Distance Learning

One Positive Impact of COVID-19 Policy on Math Education and Gender Equity

Online learning helped us deal with girls' math phobias.

"I can't read." Not many adults would be happy to admit this. but somehow it is acceptable to say, "Me? I'm no good at numbers." It isn't seen as a slur on someone's intelligence or a sign of a poor education. It is as if being good at math is a gift like being a brilliant musician or a talented artist. This is strange as there are so many types of math. For example, there is numeracy that will require calculation and estimation; algebra which involves problem solving; geometry that entails spatial awareness, calculus that calls for abstract thinking. That is a lot of different things to be "no good at."

Carol Dweck's work showed us that about 40% of students have a damaging “fixed mindset” that makes them say I'm no good at this; another 40% believe that with the right conditions they can learn more and get better at doing math. The remaining 20% waver between the two views.1

Girls are more hesitant about math, and their lack of confidence compounds the problem. Whether taking a test or calculating a restaurant bill, some expect to fail before they start. Research in 2010 showed that the math-anxiety of female elementary school teachers could affect their female students: "There was no relation between a teacher’s math anxiety and her students’ math achievement at the beginning of the school year."

By the school year’s end, however, the more anxious teachers were about math, the more likely girls (but not boys) were to endorse the commonly held stereotype that “boys are good at math, and girls are good at reading.” Since some 90% of early elementary school teachers in the United States are female, we as educators need to make women strong and confident mathematicians.(Sian L. Beilock, Elizabeth A. Gunderson, Gerardo Ramirez, Susan C. Levine Proceedings of the National Academy of Sciences Feb 2010, 107 (5) 1860-1863; DOI: 10.1073/pnas.0910967107)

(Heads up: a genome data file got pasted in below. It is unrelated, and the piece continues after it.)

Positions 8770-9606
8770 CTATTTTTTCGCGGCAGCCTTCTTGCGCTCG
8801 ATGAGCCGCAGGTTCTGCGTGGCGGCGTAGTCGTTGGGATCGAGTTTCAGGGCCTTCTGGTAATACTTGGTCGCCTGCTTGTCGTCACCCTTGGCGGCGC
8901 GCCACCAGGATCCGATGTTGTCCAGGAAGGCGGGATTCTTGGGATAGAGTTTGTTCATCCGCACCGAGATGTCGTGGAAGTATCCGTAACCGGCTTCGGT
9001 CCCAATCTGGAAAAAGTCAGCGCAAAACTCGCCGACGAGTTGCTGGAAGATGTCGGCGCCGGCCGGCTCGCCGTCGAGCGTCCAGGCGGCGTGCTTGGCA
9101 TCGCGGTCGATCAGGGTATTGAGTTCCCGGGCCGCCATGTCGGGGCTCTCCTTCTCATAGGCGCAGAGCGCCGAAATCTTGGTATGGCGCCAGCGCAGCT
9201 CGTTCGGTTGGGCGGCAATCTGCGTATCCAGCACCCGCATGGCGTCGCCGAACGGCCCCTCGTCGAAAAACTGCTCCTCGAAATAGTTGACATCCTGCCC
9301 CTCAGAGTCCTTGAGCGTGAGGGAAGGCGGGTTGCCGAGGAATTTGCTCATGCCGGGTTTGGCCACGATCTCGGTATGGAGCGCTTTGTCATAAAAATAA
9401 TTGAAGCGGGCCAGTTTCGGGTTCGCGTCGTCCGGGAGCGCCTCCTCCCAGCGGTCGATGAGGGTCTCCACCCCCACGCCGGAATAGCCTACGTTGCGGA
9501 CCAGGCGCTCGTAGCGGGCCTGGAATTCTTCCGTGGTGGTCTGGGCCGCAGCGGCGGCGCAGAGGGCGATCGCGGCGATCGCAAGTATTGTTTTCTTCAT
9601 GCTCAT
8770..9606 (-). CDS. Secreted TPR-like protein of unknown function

Education has changed in many ways since that research. At Design Tech High School we have many female teachers who are confident in their subject abilities and are strong role models for the next generation. All students use a broad range of technologies in their learning. Whether this is using 3D printers, laser cutters or design software as potential tools to express and realize their ideas, we feel that it is vital for them to learn to handle new technologies comfortably.

The ‘design’ part reflects our math program. Instead of the outdated rote learning approach to reciting math facts, students learn to make mathematical connections. This approach is about changing the mindset and giving learners the tools and confidence to develop strategies, encouraging them to have a go and try things for themselves.

Teaching in this way, we can offer the students more interesting learning experiences where they can understand the application of mathematical skills in their lives, whether that is understanding the interest on store cards or the math needed for robotics.

COVID-19 disrupted our lives and as learning went online we wondered how our students would cope, especially the girls who were anxious about math. Not all children thrived on remote learning, but it made a contribution, especially for those girls who were motivated to improve their math.

While many would sigh over a worksheet, they were more than happy to engage with math problems that were delivered in a video game format. We used Mangahigh, which proved to be the right digital program for our learners to learn remotely. A resource such as this can help teachers to provide a differentiated approach to learning that let girls work autonomously at their own pace. Working at home, away from the distractions of the classroom, we found that many of them thrived. They enjoyed the challenges that Mangahigh provided and were looking at a problem-solving approach, rather then the right answer.

We are noticing that some are now asking for help when once they would have avoided a math conversation at all costs. Now they are developing a sense of optimism and self-efficacy and we expect to see stronger more assured mathematicians going on to college.

It is only when students gain a conceptual understanding of how various mathematical notions can be linked and used to solve problems, that math comes to life and becomes relevant. Once girls see realistic opportunities they can apply for in science, technology, engineering and math, they will start to take higher math in high school and take a more serious look at STEM careers.

About the Author

Karen Atkinson is a teacher of geometry and pre-calculus at Design Tech High School in Redwood Shores, CA.